Making cheese need not be difficult as long as attention is paid to the quality and handling of the milk, hygienic procedures are followed and the appropriate equipment is used. It is appropriate to look at what processes are involved and what equipment is needed.
How Milk Becomes Cheese
If milk is left it will ripen and eventually turn sour. This is because bacteria act on the milk sugar lactose, producing lactic acid. This, in turn, brings about a separation of the milk into solid curds and liquid whey.
It is the curds that eventually form cheese. The problem with producing cheese in this way is twofold:
- An extended period of natural souring encourages the growth of unsuitable, possibly harmful bacteria.
- The milk may have become too acidic for the particular cheese recipe.
Pasteurisation of Milk for Cheese Making
The safest way of producing cheese is to first pasteurise the milk by heating it to 66°C for half an hour, so that any unwelcome bacteria are removed.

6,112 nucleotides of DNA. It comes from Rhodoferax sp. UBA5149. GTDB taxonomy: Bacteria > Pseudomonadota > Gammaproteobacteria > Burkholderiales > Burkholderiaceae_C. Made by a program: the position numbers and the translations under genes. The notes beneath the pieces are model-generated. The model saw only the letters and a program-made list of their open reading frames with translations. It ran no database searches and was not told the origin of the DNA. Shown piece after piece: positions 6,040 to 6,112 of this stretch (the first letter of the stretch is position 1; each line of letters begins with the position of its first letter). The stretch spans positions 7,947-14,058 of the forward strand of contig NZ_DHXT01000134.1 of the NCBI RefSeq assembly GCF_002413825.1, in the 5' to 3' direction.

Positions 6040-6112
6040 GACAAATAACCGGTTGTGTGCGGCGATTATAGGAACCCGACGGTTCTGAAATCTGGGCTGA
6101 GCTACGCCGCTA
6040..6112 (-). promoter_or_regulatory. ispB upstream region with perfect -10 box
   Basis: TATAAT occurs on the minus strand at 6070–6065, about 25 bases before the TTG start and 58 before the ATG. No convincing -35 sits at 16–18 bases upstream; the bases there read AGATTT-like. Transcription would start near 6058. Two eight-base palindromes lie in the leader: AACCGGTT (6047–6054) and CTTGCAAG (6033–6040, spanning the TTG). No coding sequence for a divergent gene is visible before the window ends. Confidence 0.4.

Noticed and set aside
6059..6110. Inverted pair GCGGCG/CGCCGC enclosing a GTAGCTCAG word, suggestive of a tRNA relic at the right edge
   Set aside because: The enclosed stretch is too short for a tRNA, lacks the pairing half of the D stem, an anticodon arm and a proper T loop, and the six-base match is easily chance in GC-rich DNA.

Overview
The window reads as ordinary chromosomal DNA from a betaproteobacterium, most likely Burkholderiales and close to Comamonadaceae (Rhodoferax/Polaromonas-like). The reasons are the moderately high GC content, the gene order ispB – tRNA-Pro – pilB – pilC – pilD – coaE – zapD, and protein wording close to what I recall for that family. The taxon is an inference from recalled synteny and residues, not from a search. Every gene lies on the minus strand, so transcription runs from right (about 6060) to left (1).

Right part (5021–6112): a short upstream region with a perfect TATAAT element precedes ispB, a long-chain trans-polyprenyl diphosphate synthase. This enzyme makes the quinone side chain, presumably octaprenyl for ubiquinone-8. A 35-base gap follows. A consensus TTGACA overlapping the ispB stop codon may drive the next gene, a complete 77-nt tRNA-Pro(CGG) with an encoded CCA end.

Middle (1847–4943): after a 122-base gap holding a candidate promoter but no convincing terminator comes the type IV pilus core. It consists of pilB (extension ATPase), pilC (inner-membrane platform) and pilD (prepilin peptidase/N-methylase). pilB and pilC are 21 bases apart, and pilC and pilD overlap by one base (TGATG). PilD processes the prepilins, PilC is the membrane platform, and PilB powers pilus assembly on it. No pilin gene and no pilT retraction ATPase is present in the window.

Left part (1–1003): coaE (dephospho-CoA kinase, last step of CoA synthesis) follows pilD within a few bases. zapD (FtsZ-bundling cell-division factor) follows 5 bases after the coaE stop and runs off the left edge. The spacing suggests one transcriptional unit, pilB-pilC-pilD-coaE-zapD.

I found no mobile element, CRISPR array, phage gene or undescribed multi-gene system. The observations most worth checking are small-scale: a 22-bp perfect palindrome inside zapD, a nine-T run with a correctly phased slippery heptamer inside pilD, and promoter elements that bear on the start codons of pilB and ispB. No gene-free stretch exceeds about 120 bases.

Do not overheat when pasteurising or you may cause the casein to prematurely react, curdling the milk.
Adding the Cheese Starter Culture
Then, the milk is cooled and a culture of appropriate bacteria (a lacto-bacilli starter) is added so that the milk is ripened without needing an extended period to do so.
Adding & Effect of Rennet
Traditionally, the evening’s milking was set aside to ripen and then mixed with the morning’s milking, so that it provided a natural starter. Many people still use this method and there is nothing wrong with it as long as the quality of milk in its production and handling are second to none.
If there is any doubt about the quality of the milk, it should be pasteurised before use.
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© Copyright Katie Thear 2006 Author of Cheesemaking and Dairying
Making Cheese Articles & Information
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- Milk & Starter Cultures – Ingredients for Making Cheese
- Cheese Making – Ingredients for Making Cheese at Home – Rennet, Salt, Herbs etc
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